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The only constant in life is change.

Transformation is all around us. Every day we are surrounded by things that were not the same 10 years ago. 

How many times have you sworn after driving through another new pothole?
How much technology do you have in your own life, compared to ten years ago?
How many new traffic lights and developments have you seen go up in the last decade? 

I’m currently sitting here overlooking the Grand Canyon, perched a few feet from the edge. If you have not seen this place, you need to. This is a transcendent experience. In a glance you realize how small you are as a person. You also get a prime example of transformation. 

Lifetimes of water slowly eroding away bedrock, creating something that looks like it belongs in a 60’s Hollywood movie backdrop, something that is larger than life. I’ve seen this place in photographs and painted on canvas, but somehow the real thing is just beyond comprehension.



What does the Grand Canyon have to do with manufacturing?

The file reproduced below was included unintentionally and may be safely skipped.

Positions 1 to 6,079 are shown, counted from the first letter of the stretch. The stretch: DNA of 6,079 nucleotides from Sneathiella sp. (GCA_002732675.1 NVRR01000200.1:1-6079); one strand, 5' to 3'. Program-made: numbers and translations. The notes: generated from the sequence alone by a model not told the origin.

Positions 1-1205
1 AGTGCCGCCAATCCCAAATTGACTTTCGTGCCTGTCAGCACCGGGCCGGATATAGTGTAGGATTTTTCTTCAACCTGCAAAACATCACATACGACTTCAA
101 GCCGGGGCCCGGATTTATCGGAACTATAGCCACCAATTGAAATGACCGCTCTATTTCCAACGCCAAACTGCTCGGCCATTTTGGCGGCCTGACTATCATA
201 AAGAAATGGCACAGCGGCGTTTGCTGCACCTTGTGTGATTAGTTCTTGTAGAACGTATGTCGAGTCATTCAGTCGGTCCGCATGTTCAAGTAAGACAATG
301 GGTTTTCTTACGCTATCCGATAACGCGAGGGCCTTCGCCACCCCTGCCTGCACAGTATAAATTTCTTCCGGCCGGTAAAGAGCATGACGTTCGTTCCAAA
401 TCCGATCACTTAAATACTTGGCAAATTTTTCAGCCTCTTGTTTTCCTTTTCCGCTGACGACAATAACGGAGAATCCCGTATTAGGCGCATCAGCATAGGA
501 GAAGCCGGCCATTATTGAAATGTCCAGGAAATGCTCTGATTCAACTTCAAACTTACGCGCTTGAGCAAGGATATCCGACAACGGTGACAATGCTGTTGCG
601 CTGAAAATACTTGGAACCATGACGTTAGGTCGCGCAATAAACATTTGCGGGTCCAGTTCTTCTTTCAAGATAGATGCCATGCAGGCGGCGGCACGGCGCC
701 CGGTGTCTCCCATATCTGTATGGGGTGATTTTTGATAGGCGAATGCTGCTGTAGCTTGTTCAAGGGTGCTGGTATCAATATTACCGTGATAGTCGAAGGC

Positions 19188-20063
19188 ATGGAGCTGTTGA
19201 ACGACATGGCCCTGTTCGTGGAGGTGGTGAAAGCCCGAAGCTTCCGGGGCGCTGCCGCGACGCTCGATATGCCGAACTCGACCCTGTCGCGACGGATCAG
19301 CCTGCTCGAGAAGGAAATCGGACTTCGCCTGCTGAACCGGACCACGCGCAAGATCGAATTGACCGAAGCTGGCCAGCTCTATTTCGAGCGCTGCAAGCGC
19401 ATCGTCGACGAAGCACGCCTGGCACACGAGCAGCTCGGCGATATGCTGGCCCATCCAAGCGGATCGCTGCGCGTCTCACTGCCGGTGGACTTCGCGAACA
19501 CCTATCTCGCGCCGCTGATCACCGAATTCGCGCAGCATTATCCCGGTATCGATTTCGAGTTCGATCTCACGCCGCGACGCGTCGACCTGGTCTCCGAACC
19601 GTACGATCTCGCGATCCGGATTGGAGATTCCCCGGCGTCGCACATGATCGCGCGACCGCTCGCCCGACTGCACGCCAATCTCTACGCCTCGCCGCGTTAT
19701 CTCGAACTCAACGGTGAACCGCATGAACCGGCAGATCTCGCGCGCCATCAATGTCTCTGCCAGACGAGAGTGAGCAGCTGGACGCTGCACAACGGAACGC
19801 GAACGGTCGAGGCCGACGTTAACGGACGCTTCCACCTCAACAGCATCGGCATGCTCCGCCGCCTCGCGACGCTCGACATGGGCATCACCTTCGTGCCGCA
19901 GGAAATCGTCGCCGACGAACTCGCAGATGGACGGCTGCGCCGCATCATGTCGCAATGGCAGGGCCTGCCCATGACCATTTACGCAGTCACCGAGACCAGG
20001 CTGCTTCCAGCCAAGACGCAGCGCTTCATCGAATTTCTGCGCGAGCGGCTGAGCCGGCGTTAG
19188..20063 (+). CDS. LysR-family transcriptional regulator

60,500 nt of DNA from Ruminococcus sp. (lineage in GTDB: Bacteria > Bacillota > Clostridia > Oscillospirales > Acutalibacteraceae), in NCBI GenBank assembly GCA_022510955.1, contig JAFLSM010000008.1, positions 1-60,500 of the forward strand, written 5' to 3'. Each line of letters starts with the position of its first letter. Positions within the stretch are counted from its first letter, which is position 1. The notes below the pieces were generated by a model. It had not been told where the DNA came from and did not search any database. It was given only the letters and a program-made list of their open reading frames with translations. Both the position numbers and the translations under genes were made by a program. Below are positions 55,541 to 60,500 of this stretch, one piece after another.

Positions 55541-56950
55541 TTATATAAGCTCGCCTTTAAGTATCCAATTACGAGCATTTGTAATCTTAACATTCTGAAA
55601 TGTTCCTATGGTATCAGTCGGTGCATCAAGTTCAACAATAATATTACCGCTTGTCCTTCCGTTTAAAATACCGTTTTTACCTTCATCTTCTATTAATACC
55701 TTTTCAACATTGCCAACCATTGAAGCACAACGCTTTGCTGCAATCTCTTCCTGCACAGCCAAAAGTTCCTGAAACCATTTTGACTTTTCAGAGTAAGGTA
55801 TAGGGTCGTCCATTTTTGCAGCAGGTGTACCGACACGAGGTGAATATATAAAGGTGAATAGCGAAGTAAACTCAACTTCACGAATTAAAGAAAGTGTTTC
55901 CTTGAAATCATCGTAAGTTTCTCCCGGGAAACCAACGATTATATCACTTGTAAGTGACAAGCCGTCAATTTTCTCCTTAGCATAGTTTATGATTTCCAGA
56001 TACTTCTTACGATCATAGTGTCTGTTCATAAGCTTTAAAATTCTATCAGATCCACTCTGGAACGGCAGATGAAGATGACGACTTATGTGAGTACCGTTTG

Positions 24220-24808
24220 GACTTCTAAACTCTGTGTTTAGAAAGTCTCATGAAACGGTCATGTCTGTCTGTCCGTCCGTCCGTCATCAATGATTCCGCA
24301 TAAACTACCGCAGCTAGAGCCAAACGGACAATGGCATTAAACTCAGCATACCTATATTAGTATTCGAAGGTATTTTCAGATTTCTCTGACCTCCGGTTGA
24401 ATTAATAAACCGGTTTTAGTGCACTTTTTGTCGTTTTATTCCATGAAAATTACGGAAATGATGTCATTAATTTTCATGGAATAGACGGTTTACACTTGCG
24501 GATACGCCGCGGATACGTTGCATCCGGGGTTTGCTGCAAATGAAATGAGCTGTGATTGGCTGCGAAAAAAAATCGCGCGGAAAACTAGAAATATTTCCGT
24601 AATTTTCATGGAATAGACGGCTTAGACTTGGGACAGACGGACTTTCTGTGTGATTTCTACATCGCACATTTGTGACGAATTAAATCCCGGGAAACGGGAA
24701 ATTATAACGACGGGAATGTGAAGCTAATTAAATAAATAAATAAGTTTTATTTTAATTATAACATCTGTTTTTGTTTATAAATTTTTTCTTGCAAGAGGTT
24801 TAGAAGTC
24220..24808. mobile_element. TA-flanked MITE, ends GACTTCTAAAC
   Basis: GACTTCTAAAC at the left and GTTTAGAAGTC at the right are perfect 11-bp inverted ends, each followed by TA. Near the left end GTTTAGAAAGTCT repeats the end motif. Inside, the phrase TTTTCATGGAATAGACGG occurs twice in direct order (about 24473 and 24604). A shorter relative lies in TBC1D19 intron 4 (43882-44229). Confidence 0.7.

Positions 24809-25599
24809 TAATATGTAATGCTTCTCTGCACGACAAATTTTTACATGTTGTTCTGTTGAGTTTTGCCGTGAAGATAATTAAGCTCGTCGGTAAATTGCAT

The only constant in life is change. The only constant in manufacturing is change. We are currently in The Fourth Industrial Revolution. THE FOURTH!

My grandmother grew up on a farm. She remembers being woken in the middle of the night up to get the cows when they escaped. She remembers taking the sled across Lake Ontario to Toronto. 

The land she grew up on has been a subdivision for longer than I’ve been alive. 

At this moment, the idea of change is scary. Trying to transform a process that “works just fine,” to something that is more efficient and easier on the operator may seem crazy, foolish, or even impossible. 

But we must. 

Why must we transform?

The world is not going to stop. The world, and the world of industry, will keep charging forward. The world won’t give you time to pause, to catch-up, to adjust. Time and change care not for us mere mortals. Even bedrock erodes in the end. 

If we are only one or two generations removed from the farm, what gives us the hubris to assume that we have figured out this factory work? That we cannot make it better? 

It’s a process.

Transformation is not an all or nothing proposition. As the Grand Canyon has taught us, it is a slow process. Ever evolving, ever changing. 

Just as water has carved a natural wonder, slowly but surely, we can transform your facility.

I invite you to take a look at my Digital Transformation Quick Start Guide. Here I lay out 5 steps to start your transformational process. 

After that, I invite you to reach out to me. I would be happy to be your guide along this journey. Shoot me a note [email protected] and we can get started.